Review: King Kobra – Sweden Rock Live (Deluxe Edition)
Deko Entertainment (July 30th 2021)
Reviewer: Jason Hopper
King Kobra…one of those bands that just seemed to elude my ears for decades. In the late 90s, I decided to purchase their album ‘Thrill Of A Lifetime‘. I was less than impressed and decided to sell it. I then heard from fans of the band years later that it was a weak release and that they had better albums. I heard sporadic songs from their catalog here and there (‘Hunger‘, ‘Iron Eagle (Never Say Die)‘) but nothing that really grabbed me and made me want to check out another album from them. I am well aware of the members of the band and all the various bands they either previously played with or would go on to join years later.
When I heard that King Kobra was releasing ‘Sweden Rock Live (Deluxe Edition‘, a concert from their 2016 Sweden Rock Festival performance and featuring the vocal stylings of Paul Shortino, I figured now was a good time to check out not just a band with some remarkable musicians, but also a de-facto greatest hits collection. This is a remastered version of the album previously released in 2018 with three additional songs left off the initial release. After a full play through, never have I experienced a live album that started out so well and then suddenly takes a hard left turn into the town of Shitsville.
The first eight tracks sound great. Tunes like ‘Ready To Strike’, ‘Tear Down The Wall’, and ‘Live Forever’ all sound like a band starved from years of inactivity finally getting a chance to play some much loved tunes for a crowd who waited years for this moment. While I prefer the vocal stylings of Mark (Marcie) Free, especially on the tracks I was previously familiar with, Paul does a fine job onstage with the material. I even enjoyed the (abbreviated) cover of W.A.S.P.’s ‘Wild Child’, despite finding it odd that bassist Johnny Rod would choose to cover a song from his former band that he had no involvement in creating.
Track 9 is where it all goes wrong. The second cover of the set and once again an abbreviated version of a song, only this time, they choose to cover strictly the guitar solo portion of ‘Highway Star’. A great song, but the least exciting portion of the song to play to a crowd. This is immediately followed by another cover (Black Sabbath’s ‘Heaven and Hell’) and is basically an a cappella version with one of the guitarists plucking a few chords and drummer Carmine Appice clicking some sticks together. Maybe it worked better in a live setting, but including it here is pointless. Almost as pointless as a drum solo track on a strictly audio release, which is Track 13. No one, and I mean no one, listens to a audio recording of a drum solo and gets enjoyment out of it. It’s only appeal is visual.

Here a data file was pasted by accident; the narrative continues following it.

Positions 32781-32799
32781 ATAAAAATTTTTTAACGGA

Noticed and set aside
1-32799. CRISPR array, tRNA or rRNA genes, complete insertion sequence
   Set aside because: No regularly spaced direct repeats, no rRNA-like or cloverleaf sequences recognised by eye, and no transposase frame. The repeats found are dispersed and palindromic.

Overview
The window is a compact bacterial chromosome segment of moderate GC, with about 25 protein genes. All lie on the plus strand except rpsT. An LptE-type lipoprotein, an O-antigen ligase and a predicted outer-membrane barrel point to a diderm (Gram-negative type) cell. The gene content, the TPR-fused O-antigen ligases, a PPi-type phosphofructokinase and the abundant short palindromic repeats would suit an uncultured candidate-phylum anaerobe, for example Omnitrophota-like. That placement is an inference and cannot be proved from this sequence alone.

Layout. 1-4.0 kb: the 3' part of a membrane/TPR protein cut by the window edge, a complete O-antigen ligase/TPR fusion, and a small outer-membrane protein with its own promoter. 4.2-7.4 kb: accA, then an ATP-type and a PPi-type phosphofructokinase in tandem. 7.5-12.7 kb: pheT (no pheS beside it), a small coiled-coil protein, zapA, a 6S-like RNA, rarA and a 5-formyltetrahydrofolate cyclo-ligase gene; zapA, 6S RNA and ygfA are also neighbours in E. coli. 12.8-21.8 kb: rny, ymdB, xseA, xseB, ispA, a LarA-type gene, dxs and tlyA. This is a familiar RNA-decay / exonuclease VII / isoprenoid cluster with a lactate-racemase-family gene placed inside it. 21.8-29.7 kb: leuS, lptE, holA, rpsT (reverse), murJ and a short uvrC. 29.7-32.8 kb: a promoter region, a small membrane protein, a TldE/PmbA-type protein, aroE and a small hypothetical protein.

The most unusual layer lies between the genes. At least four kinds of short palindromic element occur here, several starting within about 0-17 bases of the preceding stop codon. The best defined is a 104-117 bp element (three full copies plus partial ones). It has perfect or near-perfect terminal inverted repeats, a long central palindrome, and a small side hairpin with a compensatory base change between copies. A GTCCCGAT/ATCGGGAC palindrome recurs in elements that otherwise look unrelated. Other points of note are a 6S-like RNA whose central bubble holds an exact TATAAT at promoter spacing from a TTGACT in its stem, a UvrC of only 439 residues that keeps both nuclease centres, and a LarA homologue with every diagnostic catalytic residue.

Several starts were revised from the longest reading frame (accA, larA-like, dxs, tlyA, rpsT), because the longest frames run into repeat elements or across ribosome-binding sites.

Finally, there’s the special hell that is Track 12, the worst live song that was ever placed on an album release. ‘Iron Eagle (Never Say Die)’, which is one of the three new tracks and arguably one of their most well known songs, contains no lyrics by Paul Shortino. The only words in the song are from the background vocals from the other band members in the chorus. Being that I cannot see what is happening during the song, I can only assume the decision was made to have the crowd sing the song, which comes across terribly here, since they cannot be heard. What an absolutely wasted opportunity and confounding why they would include it here. It’s clear why it was initially left off the standard release.
Of the other two new songs added back in, neither did much for me. ‘Monsters and Heroes’, a tribute song to Ronnie James Dio, is the best of the three, but I did not care for the numerous tempo and time changes crammed into the song, making its flow clunky. ‘Runnin Wild’ closes the album. It’s an ok song, but I never found it a song suitable for Mr. Shortino’s vocals. It’s the type of song that needs a high energy performance, and he does not deliver that here.
Speaking of energy levels, another issue is the small talk between songs. On Dokken’s live Beast From The East album, Don Dokken said to the crowd, “Are you ready for a Rock N Roll party toniiiight?!” Paul Shortino’s banter to the crowd consists of him complaining that he is cold…twice. His conversations with the crowd are listless, monotone, and uninspired. They do nothing to rile the crowd up.
If you are considering buying this album, the first half is all you need. 16 tracks with three covers, a drum solo, and a full lyrical song performed with no lyrics is just such a bizarre choice for a live set, but an even worse decision to make if you want to release it as a live album. Mr. Shortino’s energy level seems to greatly diminish on the second half of this album and so did my interest in this release.